Last Updated on March 24, 2021 by Red Nomad OZ
What’s a nice Scenic Public Toilet doing in a street like this?
Who knew that exploring Adelaide beachside suburb Semaphore would reveal such an intriguing blend of almost tasteful camouflage and cutting edge convenience technology?
Actually, who knew there WAS such cutting edge convenience technology??
Accidentally wandering into the main street’s residential zone after trawling the Semaphore shops for loot, as one does, I’d already turned to go back when Pilchard nudged me.
‘Look over there,’ he murmured with a coded jerk of the head that the unaware and/or unkind would immediately dismiss as a muscle spasm.
I saw nothing. Pilchard smiled evilly.
‘What?’ I demanded, exasperated. This wasn’t the first time he’d pointed out something I would find ‘exciting’, like a bird on the fence or an unusual plant. But this time, apart from an undeniably attractive streetscape offset against the blue South Australian summer sky, I could see nothing.
‘Can’t you see the toilet?’ Pilchard asked, with more than a touch of smugness.
This time I looked more carefully. The antique lamp posts, some stone fronted cottages, a bus stop. And – another bus stop?
The tiny structure’s muted tones, a carefully executed mural showing bare-branched autumn trees behind a wrought iron fence against a sepia sky, blended in nicely with the stonework behind.
It was almost a shame to desecrate such a brilliantly cunning disguise with a blatant sign that was a dead giveaway. If approaching the building from the street, that is. As the average user probably wouldn’t, given that this loo was no drive-in!
And the appropriately yellow pedestrian signs on the footpath warned that this was a potential crossing point for approaching users. I could only imagine how much more effective such a disguise would be in autumn, when apart from the sepia, the actual trees would match their mural counterparts.
I wondered how many people mistook it for the bus stop.
I grabbed my camera and took off.
‘Do you actually need to use the loo?’ Pilchard called out behind me.
‘That’s sick,’ he murmured and headed for the bus stop. Quite rightly too.
Not everyone would accept that a lone man hanging around a public facility with binoculars in hand was actually birdwatching …
While his partner was inside taking photos …
A symphony of sterile stainless steel, automated accessories and instructive communications, enhanced by the piped music softly playing to – I guess – assist one’s ‘performance’, the glare of the interior made it difficult to effectively capture the ambience in the 10 minutes I had before the door would automatically open.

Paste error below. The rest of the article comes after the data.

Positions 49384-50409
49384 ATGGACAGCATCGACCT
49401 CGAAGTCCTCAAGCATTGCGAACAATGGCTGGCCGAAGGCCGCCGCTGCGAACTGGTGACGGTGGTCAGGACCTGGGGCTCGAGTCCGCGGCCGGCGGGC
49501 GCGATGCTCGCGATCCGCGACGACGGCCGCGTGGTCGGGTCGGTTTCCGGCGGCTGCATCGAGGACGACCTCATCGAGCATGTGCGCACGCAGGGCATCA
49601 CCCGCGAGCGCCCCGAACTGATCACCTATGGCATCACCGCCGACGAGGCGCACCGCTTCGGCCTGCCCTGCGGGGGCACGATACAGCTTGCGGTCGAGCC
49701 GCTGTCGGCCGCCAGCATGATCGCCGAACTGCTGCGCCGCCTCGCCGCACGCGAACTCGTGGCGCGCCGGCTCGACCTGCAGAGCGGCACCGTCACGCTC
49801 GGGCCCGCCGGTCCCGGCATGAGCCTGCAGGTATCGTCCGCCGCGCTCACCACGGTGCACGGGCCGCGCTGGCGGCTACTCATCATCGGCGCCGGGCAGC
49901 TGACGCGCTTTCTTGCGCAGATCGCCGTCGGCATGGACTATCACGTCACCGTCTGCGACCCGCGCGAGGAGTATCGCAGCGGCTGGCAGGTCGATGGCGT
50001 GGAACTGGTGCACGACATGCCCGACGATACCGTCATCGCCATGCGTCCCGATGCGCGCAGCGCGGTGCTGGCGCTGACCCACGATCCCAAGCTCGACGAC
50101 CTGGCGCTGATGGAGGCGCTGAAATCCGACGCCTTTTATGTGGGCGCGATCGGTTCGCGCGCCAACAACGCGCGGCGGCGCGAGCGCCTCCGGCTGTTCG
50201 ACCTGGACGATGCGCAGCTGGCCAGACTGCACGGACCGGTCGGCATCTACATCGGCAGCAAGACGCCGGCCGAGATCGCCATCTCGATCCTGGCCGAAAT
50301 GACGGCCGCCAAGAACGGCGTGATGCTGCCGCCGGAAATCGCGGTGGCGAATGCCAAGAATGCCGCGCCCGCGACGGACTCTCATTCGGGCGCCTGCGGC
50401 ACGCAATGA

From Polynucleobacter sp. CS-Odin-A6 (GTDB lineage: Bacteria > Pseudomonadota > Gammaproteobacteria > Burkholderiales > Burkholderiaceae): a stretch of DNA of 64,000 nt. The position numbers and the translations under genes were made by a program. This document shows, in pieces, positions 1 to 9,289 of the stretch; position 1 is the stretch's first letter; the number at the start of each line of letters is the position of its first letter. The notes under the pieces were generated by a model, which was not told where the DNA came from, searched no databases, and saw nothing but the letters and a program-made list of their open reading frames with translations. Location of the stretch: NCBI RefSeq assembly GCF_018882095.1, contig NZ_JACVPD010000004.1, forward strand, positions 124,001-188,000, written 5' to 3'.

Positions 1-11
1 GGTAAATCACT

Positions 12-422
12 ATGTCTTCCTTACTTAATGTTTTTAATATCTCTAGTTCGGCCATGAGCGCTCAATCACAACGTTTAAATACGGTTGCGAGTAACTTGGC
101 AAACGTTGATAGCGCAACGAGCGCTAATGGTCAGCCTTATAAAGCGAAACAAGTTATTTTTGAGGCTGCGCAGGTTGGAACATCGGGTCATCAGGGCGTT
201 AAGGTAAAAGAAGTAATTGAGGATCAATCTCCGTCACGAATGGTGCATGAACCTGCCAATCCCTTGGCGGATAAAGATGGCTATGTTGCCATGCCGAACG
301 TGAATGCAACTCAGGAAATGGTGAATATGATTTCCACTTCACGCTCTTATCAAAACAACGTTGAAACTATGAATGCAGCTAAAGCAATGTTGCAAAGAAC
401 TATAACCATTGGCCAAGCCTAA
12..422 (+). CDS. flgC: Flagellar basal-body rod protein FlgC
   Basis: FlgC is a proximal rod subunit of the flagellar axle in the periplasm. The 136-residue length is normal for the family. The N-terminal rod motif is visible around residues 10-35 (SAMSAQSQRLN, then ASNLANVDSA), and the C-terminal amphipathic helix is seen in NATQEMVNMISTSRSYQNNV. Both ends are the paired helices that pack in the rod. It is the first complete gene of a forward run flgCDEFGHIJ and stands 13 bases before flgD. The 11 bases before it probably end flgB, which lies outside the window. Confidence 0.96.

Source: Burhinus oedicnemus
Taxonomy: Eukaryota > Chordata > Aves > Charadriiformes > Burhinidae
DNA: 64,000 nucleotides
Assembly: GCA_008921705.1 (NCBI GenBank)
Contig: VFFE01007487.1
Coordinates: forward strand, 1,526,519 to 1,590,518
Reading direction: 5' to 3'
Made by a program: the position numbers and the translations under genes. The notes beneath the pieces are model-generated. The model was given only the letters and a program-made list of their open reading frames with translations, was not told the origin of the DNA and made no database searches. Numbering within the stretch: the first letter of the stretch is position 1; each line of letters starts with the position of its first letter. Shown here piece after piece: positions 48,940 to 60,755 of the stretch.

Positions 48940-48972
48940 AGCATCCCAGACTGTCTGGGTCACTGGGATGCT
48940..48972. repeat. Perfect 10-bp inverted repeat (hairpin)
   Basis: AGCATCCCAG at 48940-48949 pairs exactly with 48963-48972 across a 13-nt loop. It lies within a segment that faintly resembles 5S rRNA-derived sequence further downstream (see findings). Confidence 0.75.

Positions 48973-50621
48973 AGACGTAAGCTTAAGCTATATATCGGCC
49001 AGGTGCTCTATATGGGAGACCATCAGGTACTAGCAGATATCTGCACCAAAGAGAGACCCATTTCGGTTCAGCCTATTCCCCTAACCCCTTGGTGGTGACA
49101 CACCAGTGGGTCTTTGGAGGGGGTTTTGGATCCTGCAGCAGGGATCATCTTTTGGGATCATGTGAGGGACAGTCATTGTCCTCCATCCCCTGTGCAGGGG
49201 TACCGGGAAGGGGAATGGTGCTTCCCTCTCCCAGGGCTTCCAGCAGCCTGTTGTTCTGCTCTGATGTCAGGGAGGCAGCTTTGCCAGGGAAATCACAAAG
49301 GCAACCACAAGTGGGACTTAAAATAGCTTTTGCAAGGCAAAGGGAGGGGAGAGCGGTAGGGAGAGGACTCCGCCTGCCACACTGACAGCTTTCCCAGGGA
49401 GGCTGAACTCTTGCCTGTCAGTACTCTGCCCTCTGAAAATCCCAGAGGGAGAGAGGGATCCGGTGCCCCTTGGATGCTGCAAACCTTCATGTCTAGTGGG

I couldn’t help but wonder how the visually impaired users for whom the braille translations must be intended would actually find all the signs given their random scattering around the inordinately large interior.
How would one know, for example, that the soap/water/dryer basin inset wasn’t a urinal? And whatever one thought it was, why would one then think to test for braille instructions along it’s top??
And who could guess without looking how far below the toilet tissue touch button the tissue actually emerged???
That’s if it DID emerge – I would have had more luck if I’d hit the button with a hammer, or a well-executed karate kick. Neither of which would have been remotely possible if I’d actually been seated on the loo.
I hoped the next user appreciated the toilet tissue I left behind.
Other than graffiti left by the imaginatively spelt ‘Ebanie’ (now preserved forever right here!), the only sign with NO braille accompaniment was the instruction for exiting the amenities in the case of power failure.
Of course while the power was ON, everyone would know exactly where to find the large exit button at the LEFT of the right-opening door, wouldn’t they?
But of course I could see whether or not the door was locked by the lights next to what surely must be (or why use it) the international ‘lock’ symbol – an open or closed padlock, although visually impaired users might have some difficulty given the absence of a) braille or b) raised surfaces.
And while I was unperturbed by the absence of a flush-button – these clever conveniences flush themselves, an action triggered by a) using the handbasin/ urinal; or b) exiting the amenities – I wondered what an illiterate person or a child would make of it.